A history of the Jaycees and the parade, courtesy of the late historian Fern Eddy Schultz


This 1946 photo shows an Indiana State Police car passing the courthouse during the first La Porte Jaycees parade, which traveled eastward in those days. Take a look at the spectators; the mode of dress was just a bit different for parades then.

WNLP editor’s note: On May 10, 2021, the La Porte Jaycees announced that after 74 years, they are relinquishing organization of the 4th of July Parade to the City of La Porte (WNLP story: After 74 years, La Porte Jaycees cede 4th of July Parade to City of La Porte; Kiwanis to organize it this year | What’s New LaPorte? (whatsnewlaporte.com). Below is a July 2016 WNLP column by the late Fern Eddy Schultz, former La Porte County Historian, on how the Jaycees came to oversee the parade.    

By Fern Eddy Schultz, LaPorte County Historian

In the spring of 1946, the La Porte Junior Chamber of Commerce (Jaycees) made an announcement that there would be a Fourth of July parade. Included in the day’s events would be contests for children, such as a penny scramble and foot races. Wheels had begun turning in the winter of 1945 to establish a local chapter of the Jaycees and by 1946, they were chartered as an official chapter.

The late La Porte County Historian Fern Eddy Schultz

Some of us were in attendance at the 1946 parade in La Porte on the Fourth of July, but we do not remember any of the particulars about that parade of 70 years ago. Reportedly, some preparations were quite similar to those for parades now, but some were very different. It was reported that the stores, downtown offices and government offices would be closed for the day. The day was a Thursday and Mayor John Martin said it was to be the first detailed celebration since 1935, the years in between being focused on the Great Depression and World War II.

Perhaps an entire column could be written about whether it should be called Independence Day. Congress approved a Declaration of independence on July 2, 1776. The official Declaration, however, was approved two days later by a committee. The first printed copies read, “In Congress, July 4, 1776.” Since that was published in cities all over the nation, the date caught on. In recent years, the title “Independence Day” has been used as often as July 4th and 4th of July. It appears that whatever the choice, it is acceptable. It was referred to in both ways in 1946.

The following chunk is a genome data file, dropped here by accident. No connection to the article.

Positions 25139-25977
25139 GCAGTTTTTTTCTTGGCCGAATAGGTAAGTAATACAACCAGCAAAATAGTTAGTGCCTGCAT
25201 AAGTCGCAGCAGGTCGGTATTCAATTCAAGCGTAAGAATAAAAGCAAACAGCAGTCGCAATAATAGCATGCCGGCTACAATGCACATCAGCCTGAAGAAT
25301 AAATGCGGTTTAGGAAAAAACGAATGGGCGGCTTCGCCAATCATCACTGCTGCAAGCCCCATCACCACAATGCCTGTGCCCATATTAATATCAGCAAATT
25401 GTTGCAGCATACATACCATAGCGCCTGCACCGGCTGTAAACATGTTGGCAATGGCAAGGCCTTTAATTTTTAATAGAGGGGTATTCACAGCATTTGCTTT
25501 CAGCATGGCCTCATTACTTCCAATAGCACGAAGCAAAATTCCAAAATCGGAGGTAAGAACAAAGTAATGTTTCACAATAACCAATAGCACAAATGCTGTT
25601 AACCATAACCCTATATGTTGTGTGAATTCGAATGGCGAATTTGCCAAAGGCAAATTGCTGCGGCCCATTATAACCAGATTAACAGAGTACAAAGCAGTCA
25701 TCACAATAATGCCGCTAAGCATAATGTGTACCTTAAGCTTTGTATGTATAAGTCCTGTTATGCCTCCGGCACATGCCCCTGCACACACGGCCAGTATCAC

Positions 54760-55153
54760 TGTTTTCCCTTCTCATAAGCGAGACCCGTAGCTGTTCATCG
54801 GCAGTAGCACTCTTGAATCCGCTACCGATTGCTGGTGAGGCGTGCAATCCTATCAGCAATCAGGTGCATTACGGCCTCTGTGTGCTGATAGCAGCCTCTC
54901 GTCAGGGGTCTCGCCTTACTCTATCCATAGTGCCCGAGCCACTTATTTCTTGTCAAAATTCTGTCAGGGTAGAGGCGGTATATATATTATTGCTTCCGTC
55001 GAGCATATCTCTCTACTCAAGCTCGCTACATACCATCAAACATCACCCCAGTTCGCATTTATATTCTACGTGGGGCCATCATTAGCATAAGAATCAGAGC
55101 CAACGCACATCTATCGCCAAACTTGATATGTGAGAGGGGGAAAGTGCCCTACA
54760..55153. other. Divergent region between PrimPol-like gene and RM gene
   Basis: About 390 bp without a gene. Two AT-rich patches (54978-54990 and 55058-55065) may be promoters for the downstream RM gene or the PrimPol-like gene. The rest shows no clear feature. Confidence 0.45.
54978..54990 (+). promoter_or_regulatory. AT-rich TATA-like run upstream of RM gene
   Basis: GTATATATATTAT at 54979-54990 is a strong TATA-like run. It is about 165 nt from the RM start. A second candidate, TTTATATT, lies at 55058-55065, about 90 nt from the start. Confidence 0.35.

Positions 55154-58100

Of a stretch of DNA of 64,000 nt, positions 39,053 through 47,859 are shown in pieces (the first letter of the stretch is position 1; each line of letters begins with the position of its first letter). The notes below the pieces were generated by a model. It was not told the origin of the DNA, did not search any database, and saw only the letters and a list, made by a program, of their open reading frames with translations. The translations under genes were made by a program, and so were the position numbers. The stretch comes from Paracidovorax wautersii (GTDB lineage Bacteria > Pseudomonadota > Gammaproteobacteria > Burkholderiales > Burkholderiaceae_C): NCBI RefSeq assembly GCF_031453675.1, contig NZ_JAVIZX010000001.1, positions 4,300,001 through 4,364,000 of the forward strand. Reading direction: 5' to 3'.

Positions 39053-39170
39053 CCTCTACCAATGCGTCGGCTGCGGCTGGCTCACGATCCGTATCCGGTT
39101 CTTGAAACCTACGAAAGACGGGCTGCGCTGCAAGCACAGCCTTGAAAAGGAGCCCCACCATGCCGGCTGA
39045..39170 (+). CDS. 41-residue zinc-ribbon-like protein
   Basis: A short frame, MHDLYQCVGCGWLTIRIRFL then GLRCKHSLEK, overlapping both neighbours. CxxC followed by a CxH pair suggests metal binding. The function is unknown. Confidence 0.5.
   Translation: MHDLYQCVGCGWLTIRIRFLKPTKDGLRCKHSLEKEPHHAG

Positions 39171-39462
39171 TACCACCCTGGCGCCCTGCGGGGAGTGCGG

That year, decorations in keeping with Independence Day were placed throughout the City of La Porte with flags mounted on street lights along Lincoln Way and other decorations in a number of store windows. The parade to the fairgrounds (then located where La Porte High School is now) was scheduled to start at 11 o’clock. A great deal of activity was planned to follow the parade. Among those events were a jitterbug contest, drawings for prizes, free dances in Floral Hall, motorcycle races, two shows of the Renfro Valley barn dance, and a fireworks display at night.

There was no admission charge to the fairgrounds. The barn dance and the jitterbug contest were to be held in the Civic Auditorium in the event of rain. This, however, was not a necessity in 1946 as the weather was “ideal” (the high point was 82) and the event was reported to have been “one of the largest and sanest celebrations ever conducted here” with an estimated 15,000 to 20,000 in attendance. The grandstand was packed for both barn dance shows and the rails around the track were lined with people watching the motorcycle races. The Jaycees slogan, “Spending the Fourth in La Porte,” was evidently heeded.

A change made from previous parades was that the parade would run from west to east rather than east to west. A photograph published in The Herald-Argus (see above) shows an Indiana State Police car (one of the parade entries) heading in an easterly direction at the corner of Lincoln Way and Michigan Avenue. (Earlier, in 1935, the parade took a rather circuitous route — it formed at Lincoln Way and Tyler, moved east to Detroit, south to Jefferson, west to Michigan, south to Alexander, west to Indiana, and then north to Jefferson.)

Since World War II, the Jaycees have made La Porte “Indiana Capital for a Day” with the Fourth of July event—1946 to 2016—70 years and still booming!

One Response to “A history of the Jaycees and the parade, courtesy of the late historian Fern Eddy Schultz”

  1. G.Gottio

    May 11. 2021

    Great read. Thanks for sharing

    Reply to this comment

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